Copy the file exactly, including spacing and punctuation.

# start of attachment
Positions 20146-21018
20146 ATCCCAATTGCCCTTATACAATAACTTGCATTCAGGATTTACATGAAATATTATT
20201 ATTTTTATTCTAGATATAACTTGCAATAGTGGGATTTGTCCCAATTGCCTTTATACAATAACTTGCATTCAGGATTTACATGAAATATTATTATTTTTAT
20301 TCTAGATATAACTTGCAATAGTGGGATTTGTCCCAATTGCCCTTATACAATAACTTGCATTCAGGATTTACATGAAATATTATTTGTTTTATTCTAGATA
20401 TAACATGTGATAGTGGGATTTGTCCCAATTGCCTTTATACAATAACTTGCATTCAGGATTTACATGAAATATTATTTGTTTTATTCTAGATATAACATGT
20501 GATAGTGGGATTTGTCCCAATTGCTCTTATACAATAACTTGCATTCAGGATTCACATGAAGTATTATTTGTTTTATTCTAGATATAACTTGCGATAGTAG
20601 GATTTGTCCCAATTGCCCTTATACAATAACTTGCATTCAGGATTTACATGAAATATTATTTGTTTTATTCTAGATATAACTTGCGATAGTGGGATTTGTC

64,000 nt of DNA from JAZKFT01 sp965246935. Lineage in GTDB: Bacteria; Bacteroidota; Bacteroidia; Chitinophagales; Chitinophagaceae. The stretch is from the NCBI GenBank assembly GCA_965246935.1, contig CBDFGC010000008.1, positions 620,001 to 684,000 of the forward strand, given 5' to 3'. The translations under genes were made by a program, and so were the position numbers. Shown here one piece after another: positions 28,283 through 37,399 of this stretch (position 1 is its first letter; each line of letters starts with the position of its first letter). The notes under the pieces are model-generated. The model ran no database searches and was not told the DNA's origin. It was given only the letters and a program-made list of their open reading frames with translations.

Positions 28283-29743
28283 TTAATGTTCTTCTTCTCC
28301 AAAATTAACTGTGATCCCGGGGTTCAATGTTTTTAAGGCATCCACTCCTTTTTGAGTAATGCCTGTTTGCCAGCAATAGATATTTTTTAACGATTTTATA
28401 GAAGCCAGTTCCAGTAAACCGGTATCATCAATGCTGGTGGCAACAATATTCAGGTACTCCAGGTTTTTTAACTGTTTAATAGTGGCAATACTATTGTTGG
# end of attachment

Positions 20146-21018
20146 ATCCCAATTGCCCTTATACAATAACTTGCATTCAGGATTTACATGAAATATTATT
20201 ATTTTTATTCTAGATATAACTTGCAATAGTGGGATTTGTCCCAATTGCCTTTATACAATAACTTGCATTCAGGATTTACATGAAATATTATTATTTTTAT
20301 TCTAGATATAACTTGCAATAGTGGGATTTGTCCCAATTGCCCTTATACAATAACTTGCATTCAGGATTTACATGAAATATTATTTGTTTTATTCTAGATA
20401 TAACATGTGATAGTGGGATTTGTCCCAATTGCCTTTATACAATAACTTGCATTCAGGATTTACATGAAATATTATTTGTTTTATTCTAGATATAACATGT
20501 GATAGTGGGATTTGTCCCAATTGCTCTTATACAATAACTTGCATTCAGGATTCACATGAAGTATTATTTGTTTTATTCTAGATATAACTTGCGATAGTAG
20601 GATTTGTCCCAATTGCCCTTATACAATAACTTGCATTCAGGATTTACATGAAATATTATTTGTTTTATTCTAGATATAACTTGCGATAGTGGGATTTGTC

64,000 nt of DNA from JAZKFT01 sp965246935. Lineage in GTDB: Bacteria; Bacteroidota; Bacteroidia; Chitinophagales; Chitinophagaceae. The stretch is from the NCBI GenBank assembly GCA_965246935.1, contig CBDFGC010000008.1, positions 620,001 to 684,000 of the forward strand, given 5' to 3'. The translations under genes were made by a program, and so were the position numbers. Shown here one piece after another: positions 28,283 through 37,399 of this stretch (position 1 is its first letter; each line of letters starts with the position of its first letter). The notes under the pieces are model-generated. The model ran no database searches and was not told the DNA's origin. It was given only the letters and a program-made list of their open reading frames with translations.

Positions 28283-29743
28283 TTAATGTTCTTCTTCTCC
28301 AAAATTAACTGTGATCCCGGGGTTCAATGTTTTTAAGGCATCCACTCCTTTTTGAGTAATGCCTGTTTGCCAGCAATAGATATTTTTTAACGATTTTATA
28401 GAAGCCAGTTCCAGTAAACCGGTATCATCAATGCTGGTGGCAACAATATTCAGGTACTCCAGGTTTTTTAACTGTTTAATAGTGGCAATACTATTGTTGG